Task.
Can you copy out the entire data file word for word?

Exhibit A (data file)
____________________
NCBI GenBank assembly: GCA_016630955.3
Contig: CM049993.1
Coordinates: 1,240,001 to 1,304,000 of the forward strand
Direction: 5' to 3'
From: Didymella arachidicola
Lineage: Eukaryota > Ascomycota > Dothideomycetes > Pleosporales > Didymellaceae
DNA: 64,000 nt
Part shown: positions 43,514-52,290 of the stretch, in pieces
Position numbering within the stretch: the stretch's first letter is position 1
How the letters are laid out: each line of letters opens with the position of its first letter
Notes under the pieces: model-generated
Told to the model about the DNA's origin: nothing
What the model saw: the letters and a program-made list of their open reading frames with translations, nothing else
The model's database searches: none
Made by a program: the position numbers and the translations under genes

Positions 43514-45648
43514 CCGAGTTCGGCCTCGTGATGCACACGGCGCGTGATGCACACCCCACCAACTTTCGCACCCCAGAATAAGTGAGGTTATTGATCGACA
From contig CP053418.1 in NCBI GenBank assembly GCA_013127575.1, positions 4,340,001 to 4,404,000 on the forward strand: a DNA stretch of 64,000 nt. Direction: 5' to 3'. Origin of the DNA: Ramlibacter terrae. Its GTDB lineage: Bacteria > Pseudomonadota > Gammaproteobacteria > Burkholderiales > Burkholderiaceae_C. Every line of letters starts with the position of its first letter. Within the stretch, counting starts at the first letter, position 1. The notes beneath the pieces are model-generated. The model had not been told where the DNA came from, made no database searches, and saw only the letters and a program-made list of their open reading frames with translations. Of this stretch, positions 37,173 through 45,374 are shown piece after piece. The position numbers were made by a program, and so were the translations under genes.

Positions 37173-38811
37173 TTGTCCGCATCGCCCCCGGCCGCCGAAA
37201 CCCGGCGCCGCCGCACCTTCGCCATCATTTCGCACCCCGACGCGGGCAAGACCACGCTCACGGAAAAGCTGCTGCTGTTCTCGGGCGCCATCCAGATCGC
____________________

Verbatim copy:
NCBI GenBank assembly: GCA_016630955.3
Contig: CM049993.1
Coordinates: 1,240,001 to 1,304,000 of the forward strand
Direction: 5' to 3'
From: Didymella arachidicola
Lineage: Eukaryota > Ascomycota > Dothideomycetes > Pleosporales > Didymellaceae
DNA: 64,000 nt
Part shown: positions 43,514-52,290 of the stretch, in pieces
Position numbering within the stretch: the stretch's first letter is position 1
How the letters are laid out: each line of letters opens with the position of its first letter
Notes under the pieces: model-generated
Told to the model about the DNA's origin: nothing
What the model saw: the letters and a program-made list of their open reading frames with translations, nothing else
The model's database searches: none
Made by a program: the position numbers and the translations under genes

Positions 43514-45648
43514 CCGAGTTCGGCCTCGTGATGCACACGGCGCGTGATGCACACCCCACCAACTTTCGCACCCCAGAATAAGTGAGGTTATTGATCGACA
From contig CP053418.1 in NCBI GenBank assembly GCA_013127575.1, positions 4,340,001 to 4,404,000 on the forward strand: a DNA stretch of 64,000 nt. Direction: 5' to 3'. Origin of the DNA: Ramlibacter terrae. Its GTDB lineage: Bacteria > Pseudomonadota > Gammaproteobacteria > Burkholderiales > Burkholderiaceae_C. Every line of letters starts with the position of its first letter. Within the stretch, counting starts at the first letter, position 1. The notes beneath the pieces are model-generated. The model had not been told where the DNA came from, made no database searches, and saw only the letters and a program-made list of their open reading frames with translations. Of this stretch, positions 37,173 through 45,374 are shown piece after piece. The position numbers were made by a program, and so were the translations under genes.

Positions 37173-38811
37173 TTGTCCGCATCGCCCCCGGCCGCCGAAA
37201 CCCGGCGCCGCCGCACCTTCGCCATCATTTCGCACCCCGACGCGGGCAAGACCACGCTCACGGAAAAGCTGCTGCTGTTCTCGGGCGCCATCCAGATCGC